Passiflora cultivation

      There are species of passion flowers for both the living room, winter garden, and greenhouse in a temperate climate, and some growing information is mentioned under Species for cultivation. In this place a few species are mentioned from the Andes mountains that can be grown outdoors. This is true for the well-known house plant Passiflora caerulea, which is frost resistant to -15℃ and for the species P. incarnate, P. lutea and to some degree P. tucumanensis. Furthermore, P. x colvillii can survive down to -12℃. However, frost resistance demands a well-developed root system, and it usually takes 2-3 years to develop after planting. Therefore, plant in the spring and provide winter covering in the first years. P. caerulea will lose the leaves at -5℃, but the plant will shoot again. Good light and shelter are also necessary.
     Species suitable for a climbing frame in the living room besides Passiflora caerulea are P. capsularis, P. gracilis, P. herbertiana, P. morifolia, P. murucuja, P. suberosa, P. allantophylla, P. karwinskii og P. sagasteguii. However, the fruits of these species are not suitable for eating. In dry air and radiator heating it is advisable to shower the plants daily with a spray bottle to keep spider mites away. Pruning may be necessary in particular for the large species mentioned as suitable for winter garden and greenhouse. Pruning is performed in the autumn and/or the spring. Normally, the shoots should not be pruned more than half way back. A mild pruning promotes formation of lateral shoots and developing of flower buds that in most species occur near the shoot tip. P. racemosa is an exception, it flowers from older lignified stems.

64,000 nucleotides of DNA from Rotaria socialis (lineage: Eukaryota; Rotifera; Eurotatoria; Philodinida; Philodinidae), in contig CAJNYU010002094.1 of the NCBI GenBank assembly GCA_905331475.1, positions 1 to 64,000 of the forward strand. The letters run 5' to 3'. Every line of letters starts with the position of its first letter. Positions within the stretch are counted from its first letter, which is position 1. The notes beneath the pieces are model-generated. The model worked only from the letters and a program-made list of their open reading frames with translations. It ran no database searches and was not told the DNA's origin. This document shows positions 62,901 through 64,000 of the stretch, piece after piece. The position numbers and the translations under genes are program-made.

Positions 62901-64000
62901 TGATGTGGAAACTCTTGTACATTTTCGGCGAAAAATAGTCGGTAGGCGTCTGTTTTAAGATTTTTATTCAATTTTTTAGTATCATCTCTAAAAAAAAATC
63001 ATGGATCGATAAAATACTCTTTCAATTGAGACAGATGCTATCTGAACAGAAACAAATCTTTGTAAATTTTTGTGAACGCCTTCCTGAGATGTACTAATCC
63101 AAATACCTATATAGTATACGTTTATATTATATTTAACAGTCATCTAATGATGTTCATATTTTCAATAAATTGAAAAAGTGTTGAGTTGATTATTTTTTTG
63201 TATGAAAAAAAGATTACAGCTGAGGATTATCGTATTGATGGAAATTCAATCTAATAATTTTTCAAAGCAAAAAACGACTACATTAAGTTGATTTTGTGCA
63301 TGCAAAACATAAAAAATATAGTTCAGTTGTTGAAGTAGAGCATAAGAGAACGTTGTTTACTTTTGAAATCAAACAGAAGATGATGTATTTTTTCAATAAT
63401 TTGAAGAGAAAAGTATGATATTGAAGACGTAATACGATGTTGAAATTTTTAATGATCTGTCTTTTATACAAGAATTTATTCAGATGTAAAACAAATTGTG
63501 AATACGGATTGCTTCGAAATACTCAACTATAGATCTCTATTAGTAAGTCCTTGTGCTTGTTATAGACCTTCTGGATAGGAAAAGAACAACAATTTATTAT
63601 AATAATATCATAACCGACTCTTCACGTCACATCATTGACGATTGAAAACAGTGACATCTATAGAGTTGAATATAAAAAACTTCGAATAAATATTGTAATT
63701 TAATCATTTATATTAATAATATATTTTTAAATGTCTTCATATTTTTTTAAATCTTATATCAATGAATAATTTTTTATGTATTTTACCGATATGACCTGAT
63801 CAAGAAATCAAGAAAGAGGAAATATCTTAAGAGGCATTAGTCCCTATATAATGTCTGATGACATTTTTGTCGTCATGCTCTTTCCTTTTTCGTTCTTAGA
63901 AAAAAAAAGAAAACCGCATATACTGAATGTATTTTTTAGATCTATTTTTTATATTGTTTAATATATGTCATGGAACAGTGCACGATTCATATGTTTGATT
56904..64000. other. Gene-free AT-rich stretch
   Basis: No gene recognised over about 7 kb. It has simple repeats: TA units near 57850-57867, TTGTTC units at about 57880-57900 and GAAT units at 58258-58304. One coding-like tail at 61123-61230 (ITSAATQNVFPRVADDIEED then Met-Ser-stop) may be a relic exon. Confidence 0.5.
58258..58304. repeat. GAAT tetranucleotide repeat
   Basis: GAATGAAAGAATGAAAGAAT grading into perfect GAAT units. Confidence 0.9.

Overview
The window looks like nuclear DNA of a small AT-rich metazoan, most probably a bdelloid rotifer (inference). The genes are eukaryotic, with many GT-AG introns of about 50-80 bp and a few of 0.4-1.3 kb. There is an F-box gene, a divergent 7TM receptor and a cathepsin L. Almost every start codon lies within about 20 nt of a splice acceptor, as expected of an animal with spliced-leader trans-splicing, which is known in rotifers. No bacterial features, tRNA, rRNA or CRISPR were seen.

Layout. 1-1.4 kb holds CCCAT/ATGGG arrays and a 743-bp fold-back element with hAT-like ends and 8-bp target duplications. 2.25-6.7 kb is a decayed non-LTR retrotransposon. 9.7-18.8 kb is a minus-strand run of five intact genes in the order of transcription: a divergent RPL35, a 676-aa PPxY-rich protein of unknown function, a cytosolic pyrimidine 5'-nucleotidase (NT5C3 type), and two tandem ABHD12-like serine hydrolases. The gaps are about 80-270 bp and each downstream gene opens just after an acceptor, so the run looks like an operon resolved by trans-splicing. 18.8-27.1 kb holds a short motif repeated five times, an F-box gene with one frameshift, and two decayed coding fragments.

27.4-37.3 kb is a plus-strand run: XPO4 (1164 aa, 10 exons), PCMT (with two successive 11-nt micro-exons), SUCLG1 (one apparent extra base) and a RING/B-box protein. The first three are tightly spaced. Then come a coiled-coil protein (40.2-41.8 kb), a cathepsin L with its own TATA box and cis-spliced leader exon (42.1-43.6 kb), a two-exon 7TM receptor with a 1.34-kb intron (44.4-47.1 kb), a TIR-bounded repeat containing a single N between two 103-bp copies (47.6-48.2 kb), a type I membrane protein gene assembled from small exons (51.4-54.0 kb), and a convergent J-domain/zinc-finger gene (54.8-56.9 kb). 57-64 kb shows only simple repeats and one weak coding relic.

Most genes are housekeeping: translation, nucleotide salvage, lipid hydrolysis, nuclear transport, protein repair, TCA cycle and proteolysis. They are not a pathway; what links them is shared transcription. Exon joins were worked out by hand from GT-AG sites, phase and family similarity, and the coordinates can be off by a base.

Passion flowers thrives best in a well-drained soil which is made slightly acid (pH 6-6.5) by adding some sphagnum (peat moss) and watered with rain water. The plants should be fertilized regularly. A nitrogen rich fertilizer in the spring promotes growth of shoots and leaves, while relatively more phosphor later in the season promotes flowering. P. racemosa needs an extra dose of iron to avoid chlorosis.
     Propagation: Germination of fresh seeds of most species demands a wet, preferable sterile soil at 25℃ or more. The meaty and juicy arillus contains germination inhibitory agents, which must be rubbed or washed off e.g. by using sand. In optimal conditions germination happens in 1½-4 weeks. In the first weeks seedlings should be protected with clear plastic bags and showered regularly with a spray bottle. Similar temperature and humidity conditions apply for cuttings, which should be taken from the middle of a shoot. Use 3-4 internodes and cut underneath a node. Remove the lowermost leaf, tendrils and flower buds and reduce the remainder leaves by half. Seeds of different species may in Denmark be bought by B. Højlund:  –  The photo shows Passiflora x decaisneana grown freely planted in a winter-garden.      

H. S. Heide-Jørgensen, March 2011.